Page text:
Exports and new shipping routes helped grow cargo volume for the State Ports Authority in 2012, but the agency was below revenue expectations for the first half of its current fiscal year.

For the calendar year, container volume was up 9.6 percent from 2011, with the equivalent of 1.5 million 20-foot-long containers handled at the terminals in Mount Pleasant and North Charleston, the agency said.

Also, non-containerized business shipping made gains last year, officials said at the SPA’s monthly board meeting in Charleston.

The Port of Charleston handled more than 1 million tons of non-containerized or “break-bulk” freight over the past 12 months, almost 26 percent more than 2011. The gain was driven by higher volumes of heavy power-generation equipment and BMW vehicle exports from the Columbus Street Terminal, officials said.

At the smaller Port of Georgetown, break-bulk business was up 17 percent last year, with 532,472 pier tons of goods like steel and bulk cement handled on the city’s waterfront, officials added.

Last year’s growing trade volume was aided by new routes to areas like Australia and New Zealand, in addition to Hamburg Sud, a container shipping line that pulled its only call from the Port of Savannah last year in favor of Charleston to serve those countries.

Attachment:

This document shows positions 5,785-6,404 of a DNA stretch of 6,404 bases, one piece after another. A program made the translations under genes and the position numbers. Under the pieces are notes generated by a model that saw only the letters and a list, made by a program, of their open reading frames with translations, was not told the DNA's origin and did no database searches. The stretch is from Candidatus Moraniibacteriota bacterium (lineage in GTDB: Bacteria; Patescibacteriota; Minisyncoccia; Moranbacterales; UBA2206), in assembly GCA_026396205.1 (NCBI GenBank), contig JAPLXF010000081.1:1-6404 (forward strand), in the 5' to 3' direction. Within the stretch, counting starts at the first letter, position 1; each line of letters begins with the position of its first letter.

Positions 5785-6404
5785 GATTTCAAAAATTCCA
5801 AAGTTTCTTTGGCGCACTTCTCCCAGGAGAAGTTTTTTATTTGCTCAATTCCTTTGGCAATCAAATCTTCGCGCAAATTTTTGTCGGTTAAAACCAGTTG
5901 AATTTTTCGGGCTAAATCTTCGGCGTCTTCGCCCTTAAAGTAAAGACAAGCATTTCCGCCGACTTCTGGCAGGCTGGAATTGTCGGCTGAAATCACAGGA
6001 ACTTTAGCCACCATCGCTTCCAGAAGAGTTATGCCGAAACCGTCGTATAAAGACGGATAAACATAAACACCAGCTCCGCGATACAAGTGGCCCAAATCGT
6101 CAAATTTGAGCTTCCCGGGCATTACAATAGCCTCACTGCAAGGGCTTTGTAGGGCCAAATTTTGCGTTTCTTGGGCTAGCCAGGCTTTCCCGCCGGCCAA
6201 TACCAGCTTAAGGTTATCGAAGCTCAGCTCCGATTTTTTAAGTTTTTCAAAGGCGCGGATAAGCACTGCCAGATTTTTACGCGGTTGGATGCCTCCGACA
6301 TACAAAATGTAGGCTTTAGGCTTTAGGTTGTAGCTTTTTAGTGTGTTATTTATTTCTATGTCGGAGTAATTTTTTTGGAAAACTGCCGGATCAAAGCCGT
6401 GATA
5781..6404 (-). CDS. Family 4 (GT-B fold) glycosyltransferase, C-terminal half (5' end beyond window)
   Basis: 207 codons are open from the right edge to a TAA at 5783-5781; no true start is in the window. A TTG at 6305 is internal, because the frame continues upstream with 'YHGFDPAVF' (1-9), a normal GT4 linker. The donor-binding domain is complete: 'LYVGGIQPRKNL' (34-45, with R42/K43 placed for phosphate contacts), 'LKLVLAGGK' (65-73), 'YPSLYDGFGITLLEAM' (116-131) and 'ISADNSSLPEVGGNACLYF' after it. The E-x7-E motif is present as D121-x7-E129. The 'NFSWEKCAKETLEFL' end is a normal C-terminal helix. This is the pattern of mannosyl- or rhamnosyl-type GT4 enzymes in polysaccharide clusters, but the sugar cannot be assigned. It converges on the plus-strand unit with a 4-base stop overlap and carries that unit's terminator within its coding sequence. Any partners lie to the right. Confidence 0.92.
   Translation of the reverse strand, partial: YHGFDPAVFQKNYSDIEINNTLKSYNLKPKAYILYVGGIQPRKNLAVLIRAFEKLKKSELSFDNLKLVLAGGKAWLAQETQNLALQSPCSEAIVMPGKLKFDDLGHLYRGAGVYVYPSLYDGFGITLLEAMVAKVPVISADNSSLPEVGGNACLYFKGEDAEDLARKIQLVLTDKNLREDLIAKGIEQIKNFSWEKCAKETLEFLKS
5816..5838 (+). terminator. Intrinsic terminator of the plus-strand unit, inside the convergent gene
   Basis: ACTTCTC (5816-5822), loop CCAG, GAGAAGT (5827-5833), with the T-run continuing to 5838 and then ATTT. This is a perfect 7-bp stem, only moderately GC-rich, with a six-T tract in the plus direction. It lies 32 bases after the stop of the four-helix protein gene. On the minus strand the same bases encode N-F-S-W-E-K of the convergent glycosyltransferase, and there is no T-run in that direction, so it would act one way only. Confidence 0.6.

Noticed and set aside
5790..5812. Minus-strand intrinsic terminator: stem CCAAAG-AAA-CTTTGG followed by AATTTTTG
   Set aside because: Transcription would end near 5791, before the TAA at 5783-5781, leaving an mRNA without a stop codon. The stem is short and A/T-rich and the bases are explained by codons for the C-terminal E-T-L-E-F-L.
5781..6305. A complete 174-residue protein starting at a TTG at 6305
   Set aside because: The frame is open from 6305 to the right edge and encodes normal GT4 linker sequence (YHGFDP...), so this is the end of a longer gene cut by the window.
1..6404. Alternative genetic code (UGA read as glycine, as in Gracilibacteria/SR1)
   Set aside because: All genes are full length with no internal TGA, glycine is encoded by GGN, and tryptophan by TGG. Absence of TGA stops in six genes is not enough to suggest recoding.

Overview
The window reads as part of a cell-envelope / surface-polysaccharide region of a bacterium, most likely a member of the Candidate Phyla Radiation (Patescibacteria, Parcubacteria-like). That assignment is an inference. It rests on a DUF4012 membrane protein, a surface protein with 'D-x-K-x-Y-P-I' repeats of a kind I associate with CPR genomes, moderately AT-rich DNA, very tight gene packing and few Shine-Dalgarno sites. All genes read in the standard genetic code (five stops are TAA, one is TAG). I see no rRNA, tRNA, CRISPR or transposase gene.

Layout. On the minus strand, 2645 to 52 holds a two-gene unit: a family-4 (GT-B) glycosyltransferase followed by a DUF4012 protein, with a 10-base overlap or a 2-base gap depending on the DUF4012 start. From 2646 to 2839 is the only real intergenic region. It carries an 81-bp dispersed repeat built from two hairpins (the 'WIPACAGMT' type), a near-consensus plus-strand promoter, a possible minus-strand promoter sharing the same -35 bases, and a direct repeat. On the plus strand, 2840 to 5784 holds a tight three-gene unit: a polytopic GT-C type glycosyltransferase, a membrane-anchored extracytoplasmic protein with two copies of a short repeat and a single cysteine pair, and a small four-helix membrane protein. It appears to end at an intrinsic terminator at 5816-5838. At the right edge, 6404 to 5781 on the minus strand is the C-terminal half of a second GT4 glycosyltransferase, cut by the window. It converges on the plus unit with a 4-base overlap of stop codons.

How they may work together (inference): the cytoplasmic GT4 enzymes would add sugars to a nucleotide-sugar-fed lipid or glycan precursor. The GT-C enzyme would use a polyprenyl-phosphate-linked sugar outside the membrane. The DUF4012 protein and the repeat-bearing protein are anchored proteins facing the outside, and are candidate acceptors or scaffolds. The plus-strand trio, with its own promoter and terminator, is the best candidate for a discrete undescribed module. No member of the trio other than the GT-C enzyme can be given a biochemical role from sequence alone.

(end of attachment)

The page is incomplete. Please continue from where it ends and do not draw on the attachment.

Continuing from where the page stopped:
In the last six months of calendar year 2012, which represents the first half of the SPA’s fiscal year, non-containerized cargo swelled 40 percent from the comparable year-earlier period, and 24 percent higher than expectations.

Container volume, while up nearly 11 percent from the last fiscal year, fell short of projections by 1.5 percent.

Operating revenues for the fiscal year was $68.6 million, more than 6 percent above last year, but almost 6 percent below expectations.

The authority also reported December’s container volume was up 13 percent compared to the same month in 2011, a spike fueled by fears of a potential strike as labor talks went down the wire between the International Longshoremen’s Association and a group representing shipping lines.

Jim Newsome, CEO of the ports authority, cautioned that December’s surge will affect January’s numbers.

“I can assure you it will be less volume than planned,” said Newsome, who predicted “some lumpy comparisons in the coming months.”